Anyone able to say otherwise?

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4 hours ago, John-in-KC said:

Just one comment.   As I understand matters, a major portion of WOSMs funding comes from BSA. If Big BSA liquidates, WOSM will welcome any partner that puts cash in its coffers. 
 

Anyone able to say otherwise?

I imagine there is a vote required, but ultimately you are correct.

However, I suspect the selection of some other Scouting organization in the US would be met with a collective "so what?"  As a country we are inherently too independent to care what the WOSM says when picking an activity for our kids.  The competing Scouting programs in the US gave not gotten traction because they are not the BSA and have neither it's personal connections nor it's ubiquitous reach and facilities.

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8 hours ago, ParkMan said:

However, I suspect the selection of some other Scouting organization in the US would be met with a collective "so what?"  

Which is pretty much the same reaction most of the country had when the BSA bankruptcy was announced.  Scouting isn't as important to people as it used to be.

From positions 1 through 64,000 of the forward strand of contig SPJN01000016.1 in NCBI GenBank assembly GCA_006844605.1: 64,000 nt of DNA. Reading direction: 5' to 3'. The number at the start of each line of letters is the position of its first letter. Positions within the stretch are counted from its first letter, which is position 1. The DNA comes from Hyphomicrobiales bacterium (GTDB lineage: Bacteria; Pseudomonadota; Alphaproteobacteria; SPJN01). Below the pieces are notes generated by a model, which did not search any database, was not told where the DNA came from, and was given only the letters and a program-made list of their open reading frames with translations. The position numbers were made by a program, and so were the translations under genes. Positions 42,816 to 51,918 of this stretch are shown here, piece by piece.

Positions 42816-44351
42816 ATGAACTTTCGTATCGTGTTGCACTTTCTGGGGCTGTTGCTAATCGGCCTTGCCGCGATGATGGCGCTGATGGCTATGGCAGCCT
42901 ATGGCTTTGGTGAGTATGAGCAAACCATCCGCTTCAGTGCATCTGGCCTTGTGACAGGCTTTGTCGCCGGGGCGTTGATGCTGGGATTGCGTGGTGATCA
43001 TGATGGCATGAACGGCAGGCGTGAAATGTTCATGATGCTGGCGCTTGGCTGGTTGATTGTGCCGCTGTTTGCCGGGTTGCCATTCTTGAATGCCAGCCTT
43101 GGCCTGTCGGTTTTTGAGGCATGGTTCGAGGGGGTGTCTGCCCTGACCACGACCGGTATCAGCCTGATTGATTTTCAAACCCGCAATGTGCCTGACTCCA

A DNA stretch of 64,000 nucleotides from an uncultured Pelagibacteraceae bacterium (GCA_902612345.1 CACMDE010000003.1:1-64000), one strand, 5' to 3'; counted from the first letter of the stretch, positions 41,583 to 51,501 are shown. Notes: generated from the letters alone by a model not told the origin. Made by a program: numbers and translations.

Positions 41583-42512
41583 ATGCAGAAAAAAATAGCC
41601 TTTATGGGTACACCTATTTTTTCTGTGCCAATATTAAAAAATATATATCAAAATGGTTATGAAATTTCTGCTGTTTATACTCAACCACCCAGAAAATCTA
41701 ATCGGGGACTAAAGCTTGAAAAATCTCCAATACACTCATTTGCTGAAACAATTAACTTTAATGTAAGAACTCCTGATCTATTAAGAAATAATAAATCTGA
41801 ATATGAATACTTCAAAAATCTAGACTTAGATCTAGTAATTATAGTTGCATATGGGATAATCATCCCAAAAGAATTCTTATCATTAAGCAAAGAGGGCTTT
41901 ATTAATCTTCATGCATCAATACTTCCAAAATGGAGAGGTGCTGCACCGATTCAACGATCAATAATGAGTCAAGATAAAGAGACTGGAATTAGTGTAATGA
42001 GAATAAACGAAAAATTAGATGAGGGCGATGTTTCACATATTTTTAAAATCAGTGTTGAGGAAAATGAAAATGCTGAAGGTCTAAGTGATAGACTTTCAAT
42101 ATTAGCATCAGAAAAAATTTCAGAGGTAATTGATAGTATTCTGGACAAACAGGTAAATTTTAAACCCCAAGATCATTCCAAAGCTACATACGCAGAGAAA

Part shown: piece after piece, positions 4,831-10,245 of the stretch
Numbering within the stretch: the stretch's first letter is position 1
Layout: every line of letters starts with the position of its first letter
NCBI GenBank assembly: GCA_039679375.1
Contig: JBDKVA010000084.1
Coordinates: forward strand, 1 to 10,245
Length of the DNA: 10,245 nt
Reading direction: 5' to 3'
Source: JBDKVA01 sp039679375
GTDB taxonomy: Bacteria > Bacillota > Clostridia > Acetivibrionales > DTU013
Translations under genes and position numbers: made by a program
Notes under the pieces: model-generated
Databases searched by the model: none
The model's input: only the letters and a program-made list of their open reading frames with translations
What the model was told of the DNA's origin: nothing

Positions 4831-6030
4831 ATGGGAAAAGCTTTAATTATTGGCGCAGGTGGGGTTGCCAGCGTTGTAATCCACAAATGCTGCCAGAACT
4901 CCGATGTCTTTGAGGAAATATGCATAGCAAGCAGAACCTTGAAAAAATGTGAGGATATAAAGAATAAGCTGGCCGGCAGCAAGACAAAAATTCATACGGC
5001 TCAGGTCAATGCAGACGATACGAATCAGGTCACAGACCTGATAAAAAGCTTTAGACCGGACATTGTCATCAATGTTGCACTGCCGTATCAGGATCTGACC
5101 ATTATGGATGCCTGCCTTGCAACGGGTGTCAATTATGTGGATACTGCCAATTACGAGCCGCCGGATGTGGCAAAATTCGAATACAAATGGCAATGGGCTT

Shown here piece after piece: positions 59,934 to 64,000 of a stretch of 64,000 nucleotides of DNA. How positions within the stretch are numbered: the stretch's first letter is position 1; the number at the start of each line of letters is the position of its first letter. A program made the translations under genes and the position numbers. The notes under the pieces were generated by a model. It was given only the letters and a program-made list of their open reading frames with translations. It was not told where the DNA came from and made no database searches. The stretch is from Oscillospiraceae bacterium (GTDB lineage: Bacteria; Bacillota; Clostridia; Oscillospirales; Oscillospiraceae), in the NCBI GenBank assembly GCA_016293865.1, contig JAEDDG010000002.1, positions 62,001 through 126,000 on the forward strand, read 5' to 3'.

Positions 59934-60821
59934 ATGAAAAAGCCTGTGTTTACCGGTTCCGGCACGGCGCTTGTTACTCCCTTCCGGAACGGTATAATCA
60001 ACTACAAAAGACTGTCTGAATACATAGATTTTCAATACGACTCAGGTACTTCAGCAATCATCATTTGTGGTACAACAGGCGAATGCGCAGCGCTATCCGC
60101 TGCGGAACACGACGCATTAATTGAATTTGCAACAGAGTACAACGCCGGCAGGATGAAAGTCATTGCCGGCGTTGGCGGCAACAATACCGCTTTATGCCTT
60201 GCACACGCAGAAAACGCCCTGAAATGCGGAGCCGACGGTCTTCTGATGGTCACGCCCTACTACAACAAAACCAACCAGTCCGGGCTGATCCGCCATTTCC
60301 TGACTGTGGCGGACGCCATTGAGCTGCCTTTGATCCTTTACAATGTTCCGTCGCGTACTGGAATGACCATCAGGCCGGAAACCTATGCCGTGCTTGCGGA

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17 hours ago, ParkMan said:

I imagine there is a vote required, but ultimately you are correct.

However, I suspect the selection of some other Scouting organization in the US would be met with a collective "so what?"  As a country we are inherently too independent to care what the WOSM says when picking an activity for our kids.  The competing Scouting programs in the US gave not gotten traction because they are not the BSA and have neither it's personal connections nor it's ubiquitous reach and facilities.

Question is does the USA need a National scouting organization?  The EU countries are roughly the same geographical size as the US, roughly the same GDP, but with more population.  The EU has how many scouting organizations?  30ish?  Why not have the mega-councils referenced in this thread form individual organizations, give them all access to the BSA IP and let them innovate from there?  Use the RBOC Model.  They could all be part of WOSM.